Random Samples

Science  23 Jun 2000:
Vol. 288, Issue 5474, pp. 2127

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  1. Scientists Win Big at MacArthur

    A sizable number of scientists are among the 25 winners of this year's half-million-dollar MacArthur awards. Although often referred to as the “genius” awards, the 5-year, no-strings-attached MacArthur Fellowships are often bestowed on community activists as well as artists and scholars.

    So far, just 13% of the 588 fellows named since 1981 are scientists. This year, it's 28%. They include Daniel Schrag, the 34-year-old Harvard geochemist who recently helped revive the controversial notion of “snowball Earth”—that a pole-to-pole freeze 600 million years ago jump-started evolution. The others are K. Christopher Beard, 38, a paleontologist at the Carnegie Museum of Natural History in Pittsburgh; Hideo Mabuchi, 28, a physicist at the California Institute of Technology (Caltech); Margaret Murnane, 41, a physicist at the University of Colorado, Boulder; Gina Turrigiano, 37, a biologist at Brandeis University in Waltham, Massachusetts; Erik Winfree, 30, a computer scientist at Caltech; and Horng-Tzer Yau, 40, a mathematician at New York University.

    The abundance of scientists is balanced by the presence of McGill University classics professor Anne Carson, 49, who, as commentator in a quirky 1995 TV series called The Nobel Legacy, came out with such utterances as “[the] delusion that there are such things as facts … underlies the whole progress of science …”

  2. Brobdingnagian Crystals

    A geode—a rock cavity lined with crystals—is ordinarily something you can hold in your hand. But a Spanish geologist has found a whopper the size of a cave, in an abandoned silver mine on the northeast coast of Spain. Javier García-Guinea, a geologist at the National Museum of Natural Sciences in Madrid, made the extraordinary find last month, following up on rumors from rock collectors. The geode is 8 meters long and 1.7 meters high and is studded with half-meter-long crystals of gypsum. Scientists say the cave may have been formed about 6 million years ago when portions of the Mediterranean were evaporating, leaving behind large, crystal-forming mineral deposits. But sightseers will have to wait: The cave entrance has been blocked with rocks and guards while scientists examine the crystal palace.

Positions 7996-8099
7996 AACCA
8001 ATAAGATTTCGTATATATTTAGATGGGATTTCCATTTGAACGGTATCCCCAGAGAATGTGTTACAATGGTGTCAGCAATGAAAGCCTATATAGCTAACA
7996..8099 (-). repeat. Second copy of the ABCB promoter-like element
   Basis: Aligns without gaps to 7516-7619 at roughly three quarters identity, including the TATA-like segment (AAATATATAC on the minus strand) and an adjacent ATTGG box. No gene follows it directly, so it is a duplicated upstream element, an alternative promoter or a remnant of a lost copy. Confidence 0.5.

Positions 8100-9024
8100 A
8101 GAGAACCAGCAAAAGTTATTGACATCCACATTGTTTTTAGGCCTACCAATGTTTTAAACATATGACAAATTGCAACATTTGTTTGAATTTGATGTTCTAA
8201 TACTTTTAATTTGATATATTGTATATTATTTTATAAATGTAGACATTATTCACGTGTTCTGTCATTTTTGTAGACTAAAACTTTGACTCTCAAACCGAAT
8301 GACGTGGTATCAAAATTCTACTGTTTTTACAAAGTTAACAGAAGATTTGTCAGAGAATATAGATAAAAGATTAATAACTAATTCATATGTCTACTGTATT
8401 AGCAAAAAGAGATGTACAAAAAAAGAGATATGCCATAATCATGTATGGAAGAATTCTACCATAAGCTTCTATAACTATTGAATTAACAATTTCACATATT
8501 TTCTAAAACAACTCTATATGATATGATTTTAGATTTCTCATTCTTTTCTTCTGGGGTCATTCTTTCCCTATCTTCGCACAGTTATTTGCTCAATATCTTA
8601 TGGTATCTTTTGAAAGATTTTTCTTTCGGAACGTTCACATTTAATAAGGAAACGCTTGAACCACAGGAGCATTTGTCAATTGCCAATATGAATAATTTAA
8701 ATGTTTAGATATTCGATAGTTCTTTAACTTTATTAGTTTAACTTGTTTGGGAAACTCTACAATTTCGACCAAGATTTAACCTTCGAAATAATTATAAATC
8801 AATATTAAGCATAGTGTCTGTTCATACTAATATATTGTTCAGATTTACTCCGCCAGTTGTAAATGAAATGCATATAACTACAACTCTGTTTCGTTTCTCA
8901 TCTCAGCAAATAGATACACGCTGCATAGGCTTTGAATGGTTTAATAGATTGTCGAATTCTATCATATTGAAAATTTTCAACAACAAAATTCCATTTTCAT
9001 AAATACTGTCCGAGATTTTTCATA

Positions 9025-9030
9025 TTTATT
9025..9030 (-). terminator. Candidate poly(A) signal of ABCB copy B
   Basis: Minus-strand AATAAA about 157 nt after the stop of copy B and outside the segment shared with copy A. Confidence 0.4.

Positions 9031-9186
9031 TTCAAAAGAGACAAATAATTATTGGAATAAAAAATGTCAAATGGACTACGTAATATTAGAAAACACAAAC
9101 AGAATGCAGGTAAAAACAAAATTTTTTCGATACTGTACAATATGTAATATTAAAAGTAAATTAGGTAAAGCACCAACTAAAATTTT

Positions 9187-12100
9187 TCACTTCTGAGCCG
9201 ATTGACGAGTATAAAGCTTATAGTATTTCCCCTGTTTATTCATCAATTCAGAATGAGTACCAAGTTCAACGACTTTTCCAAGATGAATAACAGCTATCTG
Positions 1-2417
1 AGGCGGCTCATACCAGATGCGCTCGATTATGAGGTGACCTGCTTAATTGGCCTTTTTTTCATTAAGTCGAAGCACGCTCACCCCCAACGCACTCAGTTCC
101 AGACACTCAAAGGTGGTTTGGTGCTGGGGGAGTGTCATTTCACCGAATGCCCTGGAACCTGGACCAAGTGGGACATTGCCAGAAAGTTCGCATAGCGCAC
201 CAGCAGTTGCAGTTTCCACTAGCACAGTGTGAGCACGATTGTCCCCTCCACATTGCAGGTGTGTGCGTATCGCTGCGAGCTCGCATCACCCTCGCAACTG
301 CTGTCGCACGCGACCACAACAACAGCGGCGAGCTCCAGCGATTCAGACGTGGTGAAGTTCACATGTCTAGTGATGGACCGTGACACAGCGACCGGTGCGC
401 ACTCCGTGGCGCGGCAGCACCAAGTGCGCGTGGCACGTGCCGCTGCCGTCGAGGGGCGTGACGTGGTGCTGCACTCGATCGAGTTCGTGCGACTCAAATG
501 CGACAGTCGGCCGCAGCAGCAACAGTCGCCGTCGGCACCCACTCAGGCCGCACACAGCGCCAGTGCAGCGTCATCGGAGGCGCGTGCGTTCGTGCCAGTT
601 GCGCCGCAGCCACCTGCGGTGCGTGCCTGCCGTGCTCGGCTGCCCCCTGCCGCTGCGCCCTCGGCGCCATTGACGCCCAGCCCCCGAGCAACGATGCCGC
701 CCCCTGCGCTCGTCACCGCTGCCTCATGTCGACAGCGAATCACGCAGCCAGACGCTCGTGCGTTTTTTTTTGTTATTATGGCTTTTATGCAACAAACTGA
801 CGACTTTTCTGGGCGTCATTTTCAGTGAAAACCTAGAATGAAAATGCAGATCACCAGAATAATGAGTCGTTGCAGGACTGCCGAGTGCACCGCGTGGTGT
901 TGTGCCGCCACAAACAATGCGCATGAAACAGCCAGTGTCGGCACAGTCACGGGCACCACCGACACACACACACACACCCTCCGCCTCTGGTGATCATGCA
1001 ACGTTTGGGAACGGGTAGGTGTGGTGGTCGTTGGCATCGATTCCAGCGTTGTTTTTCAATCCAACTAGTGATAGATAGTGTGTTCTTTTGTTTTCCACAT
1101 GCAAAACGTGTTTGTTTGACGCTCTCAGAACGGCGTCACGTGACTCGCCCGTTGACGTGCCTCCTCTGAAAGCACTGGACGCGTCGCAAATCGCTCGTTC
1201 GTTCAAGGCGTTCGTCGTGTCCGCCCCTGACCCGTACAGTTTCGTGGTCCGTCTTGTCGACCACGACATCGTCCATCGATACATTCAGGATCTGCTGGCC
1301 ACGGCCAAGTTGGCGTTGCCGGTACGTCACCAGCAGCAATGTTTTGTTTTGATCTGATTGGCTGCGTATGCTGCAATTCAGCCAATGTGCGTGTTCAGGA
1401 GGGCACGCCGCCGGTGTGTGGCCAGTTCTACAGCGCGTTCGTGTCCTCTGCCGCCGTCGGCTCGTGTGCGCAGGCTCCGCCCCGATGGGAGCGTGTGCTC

3. Money Doesn't Buy Happiness, NSF Says

    There seems to be little relationship between pay raises and job satisfaction among young scientists, according to the National Science Foundation (NSF)—especially if you're a physicist. The biennial Science and Engineering Indicators 2000, released this week, reports that physicists who earned their Ph.D.s within the past 5 years get larger raises than other scientists—reflecting a greater tendency to work in industry rather than academe—but are more likely to regret their career choice. Newly minted life scientists, on the other hand, get smaller raises—a measure of the high postdoc population—but have fewer regrets. The median salary for recent Ph.D. graduates was $41,000 in 1997, with a high of $72,000 for private-sector computer scientists and a low of $27,000 for biology postdocs. New physicists pulled down $43,000, compared with $32,000 for biologists.

    The latest, two-volume version of Indicators now comes with a CD-ROM and is on the Web at www.nsf.gov/sbe/srs/stats.htm. It opens with a comparison of science and technology now and immediately after World War II, and closes with a look at the growing significance of information technologies.

    View this table:

    Source: Science and Engineering Indicators 2000

  4. Rifkin Strikes Out With Swiss Scientists

    Jeremy Rifkin, the tireless crusader against genetic engineering, sparred with hostile Swiss scientists at a public forum in Bern last week, where he was heckled by a Nobelist.

    Rifkin, who heads the Foundation on Economic Trends in Washington, D.C., was the featured speaker at a government-sponsored forum titled “The Risks of Gene Technology: Phantom or Reality?” In his remarks, Rifkin described the potential dangers of gene splicing and cloning experiments and accused many researchers of losing their objectivity on the subject because of their ties to biotech companies. He also urged scientists to use information from genomics to “create a sophisticated wellness approach” by, for instance, tailoring diets and drugs to “genetic predisposition.”

    The comments drew darts from numerous scientists in the audience. “This is garbage!” shouted University of Zurich immunologist and Nobel laureate Rolf Zinkernagel during the talk. He and other prominent Swiss scientists got in more swipes during the question period, complaining that Rifkin was “playing on public fears” and could offer no hard evidence that gene splicing had caused harm. They also blasted the Swiss environment agency, BUWAL, for paying Rifkin to participate. Concluded Bern University biologist Beda Stadler: “This is theater, not science.”